The decision to become a doctor is a very personal one. For many it takes years of personal realization. And for others, it's always been their life's calling to pursue medical school and ultimately don the iconic white lab coat.
Some members were influenced by their own personal experiences with the health profession. "What lead me to be a physician was dealing with my own health issues... I have experienced the best and worst of the medical profession. It really pushed me to throw my hat in the ring backed up by my personal experiences as a patient," says one MomMD member.
Indeed, another describes how negative experiences with the less ethical sides of medicine caused a detour in her life's ambition, "there was no way I would ever be associated with a profession like that so I quit working toward that... After much introspection and exposure to some fine physicians (including mothers as physicians) I decided I needed to return to my true life's calling." She goes on to say, "I was nervous about going to school as a mother of a one-year-old and a person who wasn't exactly fresh out of college. With a lot of support from my husband and family I took the plunge. It hasn't exactly been easy and there are days (months, sometimes) that I have wished my life would have had another calling, but I love medicine... I am not sure I would necessarily recommend the path I have taken to others, but I am happy to have had the opportunity to be here."
Some simply always knew that they wanted to become a doctor, "I decided become a doctor when I was a child, I don't have doctors in my family, but I knew that I'd love to learn about health, and take care of people." Another remembers waking up "one morning when I was 6 years old and bouncing into my parents bedroom saying 'Hey Mom and Dad! I know what I want to be when I grow up-- a doctor!'" Giving help and support to others in their time of need is inspiration for other members.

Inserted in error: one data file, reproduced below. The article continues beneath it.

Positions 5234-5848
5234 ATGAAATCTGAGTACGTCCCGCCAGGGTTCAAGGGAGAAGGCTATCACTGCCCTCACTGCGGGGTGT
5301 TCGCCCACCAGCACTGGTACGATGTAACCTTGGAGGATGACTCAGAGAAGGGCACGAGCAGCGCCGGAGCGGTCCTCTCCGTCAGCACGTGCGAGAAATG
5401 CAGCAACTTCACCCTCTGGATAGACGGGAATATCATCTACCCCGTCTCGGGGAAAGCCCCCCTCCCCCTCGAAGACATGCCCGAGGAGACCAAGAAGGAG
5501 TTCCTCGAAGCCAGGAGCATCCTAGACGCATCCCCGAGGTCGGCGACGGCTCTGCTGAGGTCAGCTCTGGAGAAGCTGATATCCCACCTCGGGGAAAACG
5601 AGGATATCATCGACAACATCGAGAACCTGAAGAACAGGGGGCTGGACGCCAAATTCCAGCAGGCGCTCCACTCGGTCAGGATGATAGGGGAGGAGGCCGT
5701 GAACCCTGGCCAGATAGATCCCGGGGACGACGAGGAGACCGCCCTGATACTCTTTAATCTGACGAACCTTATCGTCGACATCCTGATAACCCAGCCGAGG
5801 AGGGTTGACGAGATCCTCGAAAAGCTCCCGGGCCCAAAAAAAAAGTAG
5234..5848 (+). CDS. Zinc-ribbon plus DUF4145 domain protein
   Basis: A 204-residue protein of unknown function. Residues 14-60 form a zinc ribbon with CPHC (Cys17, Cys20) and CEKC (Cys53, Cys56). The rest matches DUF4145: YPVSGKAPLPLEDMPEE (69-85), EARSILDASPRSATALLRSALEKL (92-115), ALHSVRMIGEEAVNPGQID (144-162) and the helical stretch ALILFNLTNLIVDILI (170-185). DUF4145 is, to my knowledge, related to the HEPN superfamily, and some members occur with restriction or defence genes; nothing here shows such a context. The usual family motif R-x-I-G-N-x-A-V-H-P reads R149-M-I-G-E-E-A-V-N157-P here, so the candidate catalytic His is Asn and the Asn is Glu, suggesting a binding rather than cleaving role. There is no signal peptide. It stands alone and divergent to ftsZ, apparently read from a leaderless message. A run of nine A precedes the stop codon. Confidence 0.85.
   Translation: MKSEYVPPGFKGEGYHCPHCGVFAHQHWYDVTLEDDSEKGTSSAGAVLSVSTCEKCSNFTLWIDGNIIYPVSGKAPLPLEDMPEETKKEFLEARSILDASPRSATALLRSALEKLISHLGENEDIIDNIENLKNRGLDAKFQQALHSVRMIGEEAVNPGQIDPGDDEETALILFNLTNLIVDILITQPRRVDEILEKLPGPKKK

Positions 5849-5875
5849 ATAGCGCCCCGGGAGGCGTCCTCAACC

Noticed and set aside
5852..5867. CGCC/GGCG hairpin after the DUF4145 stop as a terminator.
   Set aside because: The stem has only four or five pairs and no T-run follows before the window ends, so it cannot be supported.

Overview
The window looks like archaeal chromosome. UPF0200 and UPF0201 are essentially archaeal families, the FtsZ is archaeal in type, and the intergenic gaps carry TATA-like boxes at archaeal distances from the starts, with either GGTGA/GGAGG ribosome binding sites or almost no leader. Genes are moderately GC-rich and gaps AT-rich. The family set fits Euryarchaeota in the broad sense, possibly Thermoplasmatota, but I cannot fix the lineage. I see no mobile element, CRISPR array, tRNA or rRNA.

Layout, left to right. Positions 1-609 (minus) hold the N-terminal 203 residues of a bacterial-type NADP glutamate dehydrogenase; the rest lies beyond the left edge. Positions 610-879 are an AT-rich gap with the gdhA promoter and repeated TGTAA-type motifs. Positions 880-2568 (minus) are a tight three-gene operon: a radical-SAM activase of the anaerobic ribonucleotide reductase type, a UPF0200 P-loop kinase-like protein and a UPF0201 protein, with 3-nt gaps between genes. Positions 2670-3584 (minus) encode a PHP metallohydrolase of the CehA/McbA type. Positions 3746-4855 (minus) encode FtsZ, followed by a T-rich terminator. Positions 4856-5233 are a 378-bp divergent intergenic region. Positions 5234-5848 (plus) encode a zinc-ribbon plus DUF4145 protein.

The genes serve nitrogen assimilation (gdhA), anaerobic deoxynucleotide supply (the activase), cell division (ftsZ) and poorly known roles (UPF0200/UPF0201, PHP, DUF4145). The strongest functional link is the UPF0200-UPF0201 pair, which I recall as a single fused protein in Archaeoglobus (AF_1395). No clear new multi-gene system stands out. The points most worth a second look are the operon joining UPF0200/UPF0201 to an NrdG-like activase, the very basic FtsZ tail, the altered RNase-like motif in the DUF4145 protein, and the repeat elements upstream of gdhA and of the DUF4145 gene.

Helping on the scene
One member remembers witnessing a hit-and-run accident where the victim landed face down at her feet, blood oozing from his head and probably dead. She says something stirred within her and, of a group of people, she took charge of the situation. The rush of adrenaline in this situation was something she had never experienced before and it was oddly exciting. The victim survived, the driver was caught and this incident was one of many unrelated events over a period of 12 years, that eventually made her realize that becoming a doctor was what she MUST do.
Another member describes how she "grew up in New York City and came of age in 1970, the beginning of the women's movement. I felt challenged by the movement to raise the bar on my own expectations and then went to medical school. Medicine felt right in that social and economic climate of uncertainty as a way to excel personally and professionally."
MomMD members also thank and credit their husbands and families for supporting their dream. None regret their decision and the path they took. In short, when you love what you do and work with love, work becomes pleasure.
For others seeking nonclinical jobs for doctors, the career paths can be wide-ranging but still rewarding.
And for those who know this is the true calling, it all starts with a clearly thought-out premed plan.
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